Last week’s management notes touched on temporary grazing agreement costs.

This has raised a number of follow-on questions, with many linked to what regulations and paperwork is required to be completed and submitted to the Department of Agriculture.

Some of the most common queries are addressed below.

Direct payment concerns

The first concern raised when discussing temporary grazing agreements is if there is any risk to a farm’s direct payment. The simple answer is there should be no risk for either parties provided some straightforward criteria are adhered to.

The first consideration is that the applicant who submits lands as part of the Basic Payment Scheme (BPS) application must maintain control for the required timeframe.

For lands entered for payment under the Areas of Natural Constraint, it must be available for the full 11 months in terms of conacre agreements and for the full calendar year for owned land.

This means lands cannot be rented out, but it does not interfere with short-term grazing agreements where an applicant takes in sheep as he/she does not relinquish control of the land. Arrangements generally work satisfactorily where there is a daily, weekly or monthly figure agreed per grazing animal.

It is a similar case in Northern Ireland. The BPS applicant must be responsible for the main agricultural activity carried out on lands declared to be deemed eligible to draw down direct payments.

Department notification

The next consideration concerns notifying the Department of animal movements. Farmers in the south have to abide by three options:

  • 1) Movement to lands with no stock: where the movement is to a farm with no stock present, sheep can be moved to and from temporary grazing without dispatch documents and without notifying the Department.
  • 2) Movement to farms where livestock are present: if sheep are moving to a holding where livestock are present, then the Department must be notified. In contrast to a permanent farm-to-farm movement, the onus lies on the owner of the sheep to notify the Department, as there is no change of ownership with the movement. This can be completed by sending the pink copy of the dispatch document to your local district veterinary office. A return from temporary grazing can be notified by sending the white copy of the dispatch document clearly marked “return from temporary grazing”.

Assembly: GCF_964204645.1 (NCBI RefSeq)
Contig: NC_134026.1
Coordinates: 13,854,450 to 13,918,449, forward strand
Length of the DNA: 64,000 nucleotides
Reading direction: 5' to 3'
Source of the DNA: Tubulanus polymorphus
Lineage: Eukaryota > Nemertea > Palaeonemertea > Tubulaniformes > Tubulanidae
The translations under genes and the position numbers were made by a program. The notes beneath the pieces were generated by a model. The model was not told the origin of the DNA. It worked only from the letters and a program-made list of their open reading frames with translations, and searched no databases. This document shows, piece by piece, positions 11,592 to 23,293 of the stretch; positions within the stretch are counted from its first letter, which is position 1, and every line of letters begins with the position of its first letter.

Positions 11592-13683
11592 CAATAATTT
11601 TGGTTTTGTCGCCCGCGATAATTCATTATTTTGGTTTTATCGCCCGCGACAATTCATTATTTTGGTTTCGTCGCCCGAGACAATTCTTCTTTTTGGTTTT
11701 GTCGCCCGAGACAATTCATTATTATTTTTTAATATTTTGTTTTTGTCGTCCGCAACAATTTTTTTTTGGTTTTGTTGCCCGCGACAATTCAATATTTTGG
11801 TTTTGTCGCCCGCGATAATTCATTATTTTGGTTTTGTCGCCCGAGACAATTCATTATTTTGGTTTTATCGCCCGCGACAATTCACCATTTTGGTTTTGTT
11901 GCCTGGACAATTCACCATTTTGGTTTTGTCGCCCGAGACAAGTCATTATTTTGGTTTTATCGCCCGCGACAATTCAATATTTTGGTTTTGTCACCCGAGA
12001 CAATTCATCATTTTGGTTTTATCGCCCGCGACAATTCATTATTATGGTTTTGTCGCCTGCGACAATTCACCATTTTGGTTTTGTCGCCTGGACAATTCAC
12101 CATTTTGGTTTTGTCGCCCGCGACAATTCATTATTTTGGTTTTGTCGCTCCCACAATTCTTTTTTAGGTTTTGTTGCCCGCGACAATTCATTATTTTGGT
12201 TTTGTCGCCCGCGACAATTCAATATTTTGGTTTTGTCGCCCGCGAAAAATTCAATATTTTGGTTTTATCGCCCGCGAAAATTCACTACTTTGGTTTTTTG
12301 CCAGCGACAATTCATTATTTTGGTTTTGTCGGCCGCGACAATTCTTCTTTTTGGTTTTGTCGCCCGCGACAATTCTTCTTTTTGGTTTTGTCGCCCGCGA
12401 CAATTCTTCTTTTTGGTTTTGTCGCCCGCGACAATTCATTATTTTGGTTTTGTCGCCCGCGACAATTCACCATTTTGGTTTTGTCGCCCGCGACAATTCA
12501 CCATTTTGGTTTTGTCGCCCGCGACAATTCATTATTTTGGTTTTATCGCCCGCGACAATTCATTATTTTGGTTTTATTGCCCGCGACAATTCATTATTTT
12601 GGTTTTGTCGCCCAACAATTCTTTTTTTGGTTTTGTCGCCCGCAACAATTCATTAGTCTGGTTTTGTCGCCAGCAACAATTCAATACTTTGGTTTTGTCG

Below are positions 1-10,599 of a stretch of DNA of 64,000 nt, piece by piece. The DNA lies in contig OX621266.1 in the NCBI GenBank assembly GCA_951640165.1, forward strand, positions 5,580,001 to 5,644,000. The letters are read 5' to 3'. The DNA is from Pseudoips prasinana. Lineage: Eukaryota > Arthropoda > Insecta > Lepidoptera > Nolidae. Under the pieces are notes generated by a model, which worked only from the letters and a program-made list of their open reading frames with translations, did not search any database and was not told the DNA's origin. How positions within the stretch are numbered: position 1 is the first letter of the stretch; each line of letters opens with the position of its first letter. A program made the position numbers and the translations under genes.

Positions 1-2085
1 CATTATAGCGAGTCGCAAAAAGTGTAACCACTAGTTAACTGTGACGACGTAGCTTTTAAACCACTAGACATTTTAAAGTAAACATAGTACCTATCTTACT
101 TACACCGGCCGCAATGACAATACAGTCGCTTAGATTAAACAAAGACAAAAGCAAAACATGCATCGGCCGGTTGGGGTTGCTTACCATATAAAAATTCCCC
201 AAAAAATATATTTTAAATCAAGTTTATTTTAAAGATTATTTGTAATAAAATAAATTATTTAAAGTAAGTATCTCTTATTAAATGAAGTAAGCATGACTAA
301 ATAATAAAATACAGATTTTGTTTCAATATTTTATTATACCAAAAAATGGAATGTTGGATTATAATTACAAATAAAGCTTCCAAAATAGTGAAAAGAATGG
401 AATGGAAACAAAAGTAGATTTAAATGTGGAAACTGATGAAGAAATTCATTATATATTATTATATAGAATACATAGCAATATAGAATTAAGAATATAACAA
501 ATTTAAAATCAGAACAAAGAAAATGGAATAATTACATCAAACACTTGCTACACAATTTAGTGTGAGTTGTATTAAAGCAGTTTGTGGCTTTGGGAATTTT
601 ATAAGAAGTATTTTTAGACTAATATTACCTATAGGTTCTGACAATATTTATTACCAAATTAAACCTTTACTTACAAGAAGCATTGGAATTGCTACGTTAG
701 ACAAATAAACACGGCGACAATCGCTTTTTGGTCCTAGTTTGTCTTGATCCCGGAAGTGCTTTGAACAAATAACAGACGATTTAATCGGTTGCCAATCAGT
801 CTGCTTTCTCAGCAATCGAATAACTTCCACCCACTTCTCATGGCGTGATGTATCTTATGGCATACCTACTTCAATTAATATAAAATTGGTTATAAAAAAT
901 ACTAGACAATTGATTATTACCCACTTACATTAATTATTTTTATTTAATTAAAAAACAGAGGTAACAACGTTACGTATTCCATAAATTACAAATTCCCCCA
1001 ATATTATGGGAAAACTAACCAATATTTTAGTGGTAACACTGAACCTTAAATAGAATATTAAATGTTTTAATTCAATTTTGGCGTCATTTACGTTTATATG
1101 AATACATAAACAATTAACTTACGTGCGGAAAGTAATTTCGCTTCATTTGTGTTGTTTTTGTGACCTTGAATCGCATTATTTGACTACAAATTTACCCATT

• 3) Movement to a detached land block on a livestock holding: there is an exception to the scenario described in option two where sheep move to a holding with livestock, but are moved to a separate land block where no livestock are present. In this case, sheep can be moved to a parcel or outfarm block without notifying the Department.
  • Other considerations

    There are a number of other schemes that farmers in the south have raised questions about.

    A few farmers participating in the Sheep Welfare Scheme have raised the question as to whether moving ewes interferes with maintaining the reference number over the calendar year. Temporary grazing does not reduce ewe numbers in the scheme as there is no change in ownership.

    Likewise, sheep moving on to a farm do not contribute to the stocking rate for ANC purposes on the farm offering the grazing.

    Lastly, there are a small number of situations where the farm that owns the sheep wishes to gain credit for organic nitrogen produced while moved off the farm. This will be picked up automatically where the movement is notified to the Department.

    However, if it is not recorded with your local DVO, then 'Record 4: temporary movement of livestock' must be submitted to the nitrates section in Johnstown Castle.

    NI movements

    Similar to the situation in the south, the majority of temporary grazing agreements in Northern Ireland do not require notification of the movement to be submitted to the Department of Agriculture Environment and Rural Affairs (DAERA).

    Normal movement notification is required if sheep are moving on to a holding where sheep are present, but, in reality, this is a rarity, with agreements generally confined to cattle, dairy or tillage holdings.

    The distance animals move is also a consideration. The advice for farmers new to the practice and requiring further information is to make contact with their agricultural adviser or local CAFRE/DAERA office.